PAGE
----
Mr. Speaker, the proliferation of small arms is another concern. In the past 10 years, 2 million children have died, 6 million have been disabled and 10 million have been left with psychological trauma because of conflicts involving small arms.

Forty-five countries are in favour of ratifying a treaty to limit the proliferation of these weapons. Canada still has not taken a stand. Does the Minister of Foreign Affairs plan to support such a treaty?

Small ArmsOral Questions

2:55 p.m.

York—Simcoe Ontario

Conservative

Peter Van Loan ConservativeParliamentary Secretary to the Minister of Foreign Affairs

Mr. Speaker, contrary to what the member has said, this government in fact is very concerned about the flow of small arms, their potential to harm lives and to destabilize conflict situations.

Canada is committed to looking at entering into a treaty and forwarding discussions in that regard. Canada has historically been a leader in disarmament measures. We will continue to be on this issue as well.

HealthOral Questions

2:55 p.m.

Liberal

Ruby Dhalla Liberal Brampton—Springdale, ON

Mr. Speaker, if the minister said that the individual has so much experience, where are the results? Where is the action on the health care file?

The bottom line is that Mr. Haugh is paid to lobby on behalf of Internet pharmacies in this country. The Minister of Health is responsible for regulating the drug industry and protecting the drug supply on behalf of Canadians.

The government claimed that it was going to stop the revolving door for lobbyists, but there appears to be an open door policy in the Minister of Health's office.

After all the huffing and puffing about accountability, I would like to ask the minister, where is Mr. Haugh's five year cooling off period?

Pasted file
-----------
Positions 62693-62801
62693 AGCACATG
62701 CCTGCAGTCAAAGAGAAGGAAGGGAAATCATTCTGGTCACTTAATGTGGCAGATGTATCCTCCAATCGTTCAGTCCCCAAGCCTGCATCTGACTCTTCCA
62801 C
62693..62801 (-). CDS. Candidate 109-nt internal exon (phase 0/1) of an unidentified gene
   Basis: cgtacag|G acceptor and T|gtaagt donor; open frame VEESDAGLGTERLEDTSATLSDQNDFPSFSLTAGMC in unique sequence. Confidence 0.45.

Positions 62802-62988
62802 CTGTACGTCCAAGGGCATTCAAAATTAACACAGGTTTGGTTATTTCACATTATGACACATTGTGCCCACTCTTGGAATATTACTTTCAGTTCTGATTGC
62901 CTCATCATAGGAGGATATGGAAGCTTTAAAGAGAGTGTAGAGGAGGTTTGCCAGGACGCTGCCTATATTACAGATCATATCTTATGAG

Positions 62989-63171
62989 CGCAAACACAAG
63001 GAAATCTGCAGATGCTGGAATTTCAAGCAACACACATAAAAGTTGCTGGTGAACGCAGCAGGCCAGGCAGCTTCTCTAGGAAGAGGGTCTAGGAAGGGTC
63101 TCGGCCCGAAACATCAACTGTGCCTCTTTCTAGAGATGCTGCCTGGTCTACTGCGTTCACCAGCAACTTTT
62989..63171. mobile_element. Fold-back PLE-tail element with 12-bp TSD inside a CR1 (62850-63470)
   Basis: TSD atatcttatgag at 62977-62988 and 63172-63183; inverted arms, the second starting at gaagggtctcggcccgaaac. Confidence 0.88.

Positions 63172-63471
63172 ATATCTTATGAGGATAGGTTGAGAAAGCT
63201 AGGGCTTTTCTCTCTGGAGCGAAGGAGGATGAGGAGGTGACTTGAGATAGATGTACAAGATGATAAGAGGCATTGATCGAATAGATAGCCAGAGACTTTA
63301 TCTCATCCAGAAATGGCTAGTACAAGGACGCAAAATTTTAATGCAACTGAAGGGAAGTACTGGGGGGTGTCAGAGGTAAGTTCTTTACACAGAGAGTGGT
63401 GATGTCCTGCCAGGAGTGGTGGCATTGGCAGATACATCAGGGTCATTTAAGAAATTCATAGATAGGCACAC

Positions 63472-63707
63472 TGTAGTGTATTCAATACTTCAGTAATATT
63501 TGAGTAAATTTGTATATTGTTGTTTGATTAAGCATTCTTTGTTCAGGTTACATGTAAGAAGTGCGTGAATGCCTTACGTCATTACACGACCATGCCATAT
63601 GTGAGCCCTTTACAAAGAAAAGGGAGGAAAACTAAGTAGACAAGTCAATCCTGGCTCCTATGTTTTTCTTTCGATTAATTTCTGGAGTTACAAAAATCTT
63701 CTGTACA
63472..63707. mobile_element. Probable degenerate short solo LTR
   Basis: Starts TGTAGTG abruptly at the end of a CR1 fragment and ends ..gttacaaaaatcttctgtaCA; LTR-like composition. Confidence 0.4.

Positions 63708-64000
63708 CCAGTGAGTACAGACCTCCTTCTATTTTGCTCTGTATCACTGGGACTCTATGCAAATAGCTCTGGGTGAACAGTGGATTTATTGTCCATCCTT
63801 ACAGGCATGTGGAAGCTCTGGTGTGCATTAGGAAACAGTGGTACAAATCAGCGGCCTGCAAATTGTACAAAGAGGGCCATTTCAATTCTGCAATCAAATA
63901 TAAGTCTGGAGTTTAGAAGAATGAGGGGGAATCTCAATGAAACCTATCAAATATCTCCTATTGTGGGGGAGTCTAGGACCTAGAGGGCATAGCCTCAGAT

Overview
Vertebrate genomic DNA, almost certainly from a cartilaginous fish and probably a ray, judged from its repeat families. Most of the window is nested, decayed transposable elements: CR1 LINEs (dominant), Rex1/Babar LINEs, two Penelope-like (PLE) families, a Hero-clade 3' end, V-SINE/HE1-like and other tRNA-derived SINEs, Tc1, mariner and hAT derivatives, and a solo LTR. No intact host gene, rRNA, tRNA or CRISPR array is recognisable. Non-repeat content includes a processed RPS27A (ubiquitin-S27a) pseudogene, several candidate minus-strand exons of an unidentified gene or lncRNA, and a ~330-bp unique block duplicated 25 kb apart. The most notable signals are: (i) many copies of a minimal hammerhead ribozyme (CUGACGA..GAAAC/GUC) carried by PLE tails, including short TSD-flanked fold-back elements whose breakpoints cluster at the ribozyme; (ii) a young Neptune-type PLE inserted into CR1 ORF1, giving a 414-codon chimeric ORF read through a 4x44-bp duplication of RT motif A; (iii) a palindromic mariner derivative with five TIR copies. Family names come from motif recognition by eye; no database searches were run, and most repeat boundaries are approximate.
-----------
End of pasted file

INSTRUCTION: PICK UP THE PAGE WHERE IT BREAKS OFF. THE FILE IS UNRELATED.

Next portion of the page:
HealthOral Questions

2:55 p.m.

Parry Sound—Muskoka Ontario

Conservative

Tony Clement ConservativeMinister of Health and Minister for the Federal Economic Development Initiative for Northern Ontario

Mr. Speaker, once again the hon. member has her facts completely wrong. The individual involved is not a lobbyist. He is not registered as a lobbyist. He would not be welcome in my office to do any lobbying. He has to follow every rule and guideline in place.

I would say to the hon. member that I have followed the rules. Why did her party not follow the rules as a caucus when it was in government?

Aboriginal AffairsOral Questions

2:55 p.m.

Conservative

Ron Cannan Conservative Kelowna—Lake Country, BC

Mr. Speaker, after 13 years of Liberal government, Canada's aboriginal peoples continue to face the same needs, such as adequate housing and safe drinking water.

Liberals would like to brag about their record, but if we can believe it, even one of their own candidates has said that the Liberals have “a devastating record on aboriginal issues”.

Would the Minister of Indian Affairs and Northern Development share his thoughts on 13 years of Liberal neglect and how the Conservative government will take action to improve the lives of aboriginal Canadians?

Aboriginal AffairsOral Questions

2:55 p.m.

Calgary Centre-North Alberta

Conservative

Jim Prentice ConservativeMinister of Indian Affairs and Northern Development and Federal Interlocutor for Métis and Non-Status Indians